Recently, ArsTechnica and KrebsOnSecurity identified problems with Salesforce Experience Cloud websites that allowed too much data access for unauthenticated users. The ArsTechnica article is available here. The CCurrents team has completed dozens of successful, advanced Experience Cloud implementations and understands how tricky it can be to properly configure the security settings. Here are the top things that our team considers when locking down Salesforce Experience Cloud:
1. Limit Guest User Access: Guest users (users that are not authenticated) should have very limited data access in Salesforce Experience Cloud. Access can be restricted by properly configuring Sharing Settings, Object Settings, Field Level Security, and System Permissions for the guest user profile. There are other types of access like Data Categories and custom pages that should often be restricted as well. This AppExchange package shows what records guest users can access.
2. Role-Based Access Control: Implement role-based access control to ensure that other users only have access to the features and data they need. This can be done by creating different user roles and assigning appropriate access levels to each role. In particular, you should consider how much visibility users have of other users. These settings are documented by Salesforce in their help documentation.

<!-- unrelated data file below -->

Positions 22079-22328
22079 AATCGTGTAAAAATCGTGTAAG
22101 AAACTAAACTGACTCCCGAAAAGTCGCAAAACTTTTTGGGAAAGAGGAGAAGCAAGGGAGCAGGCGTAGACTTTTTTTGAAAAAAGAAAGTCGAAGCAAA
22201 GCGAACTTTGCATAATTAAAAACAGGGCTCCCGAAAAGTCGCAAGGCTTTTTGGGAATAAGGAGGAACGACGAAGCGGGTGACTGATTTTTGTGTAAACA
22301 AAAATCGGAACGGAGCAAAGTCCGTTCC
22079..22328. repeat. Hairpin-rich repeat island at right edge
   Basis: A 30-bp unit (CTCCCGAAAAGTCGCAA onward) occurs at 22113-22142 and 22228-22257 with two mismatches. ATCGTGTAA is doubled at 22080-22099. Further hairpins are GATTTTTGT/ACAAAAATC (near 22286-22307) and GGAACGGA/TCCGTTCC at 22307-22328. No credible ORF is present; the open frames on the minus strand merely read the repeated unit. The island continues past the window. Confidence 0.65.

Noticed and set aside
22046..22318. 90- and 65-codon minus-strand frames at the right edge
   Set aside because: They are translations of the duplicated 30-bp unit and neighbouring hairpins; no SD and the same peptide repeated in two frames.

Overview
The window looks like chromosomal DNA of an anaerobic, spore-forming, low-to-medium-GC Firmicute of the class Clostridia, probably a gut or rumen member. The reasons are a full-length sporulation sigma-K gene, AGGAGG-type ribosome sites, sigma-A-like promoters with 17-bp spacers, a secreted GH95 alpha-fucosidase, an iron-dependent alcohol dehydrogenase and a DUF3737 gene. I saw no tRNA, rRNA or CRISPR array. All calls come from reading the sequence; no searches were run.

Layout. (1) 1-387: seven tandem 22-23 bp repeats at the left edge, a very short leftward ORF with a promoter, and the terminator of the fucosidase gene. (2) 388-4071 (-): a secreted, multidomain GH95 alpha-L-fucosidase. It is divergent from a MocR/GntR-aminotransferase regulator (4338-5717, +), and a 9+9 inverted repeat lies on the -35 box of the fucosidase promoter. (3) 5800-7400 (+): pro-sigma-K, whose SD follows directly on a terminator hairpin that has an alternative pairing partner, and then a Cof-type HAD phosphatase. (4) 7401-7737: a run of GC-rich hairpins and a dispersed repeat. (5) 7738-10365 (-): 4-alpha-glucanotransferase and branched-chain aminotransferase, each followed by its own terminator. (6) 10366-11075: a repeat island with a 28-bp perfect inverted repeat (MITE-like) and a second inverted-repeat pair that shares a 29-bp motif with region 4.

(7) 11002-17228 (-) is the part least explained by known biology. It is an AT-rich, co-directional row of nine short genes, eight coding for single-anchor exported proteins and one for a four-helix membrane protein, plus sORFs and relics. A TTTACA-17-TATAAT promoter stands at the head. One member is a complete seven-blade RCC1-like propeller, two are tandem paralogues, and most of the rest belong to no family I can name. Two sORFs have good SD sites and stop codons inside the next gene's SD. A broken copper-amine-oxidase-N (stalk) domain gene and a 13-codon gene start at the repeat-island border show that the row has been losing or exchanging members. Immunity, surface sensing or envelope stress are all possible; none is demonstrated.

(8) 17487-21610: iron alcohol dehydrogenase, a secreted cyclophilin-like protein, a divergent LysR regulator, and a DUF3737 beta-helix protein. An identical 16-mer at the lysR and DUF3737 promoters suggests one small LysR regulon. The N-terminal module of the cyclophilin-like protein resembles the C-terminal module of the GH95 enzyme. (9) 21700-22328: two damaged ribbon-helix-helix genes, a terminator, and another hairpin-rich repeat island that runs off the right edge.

3. Two-Factor Authentication: Enable two-factor authentication (2FA) to provide an additional layer of security beyond a simple username and password. This can be achieved by integrating Salesforce with a third-party authentication service, such as Google Authenticator or Duo.
4. IP Restrictions: Consider whether you can use IP restrictions to limit access to your Salesforce Experience Cloud from specific IP addresses or ranges. This can be especially useful if you only want to allow access to your community from a particular geographic location or a specific set of devices.
5. Monitoring and Auditing: Regularly monitor your Salesforce Community Cloud for suspicious activity and perform regular security audits to identify vulnerabilities. This can be done using Salesforce’s native tools, or through third-party security solutions that integrate with Salesforce. A great native tool is available here.
Hopefully this helps you improve the security of your Salesforce Experience Cloud. For a limited time, we’re also offering a free audit of Salesforce Experience Cloud instances. To take advantage of this offer, go to www.ccurrents.com/contact and use the code “XCLOUDMAY23” in your message.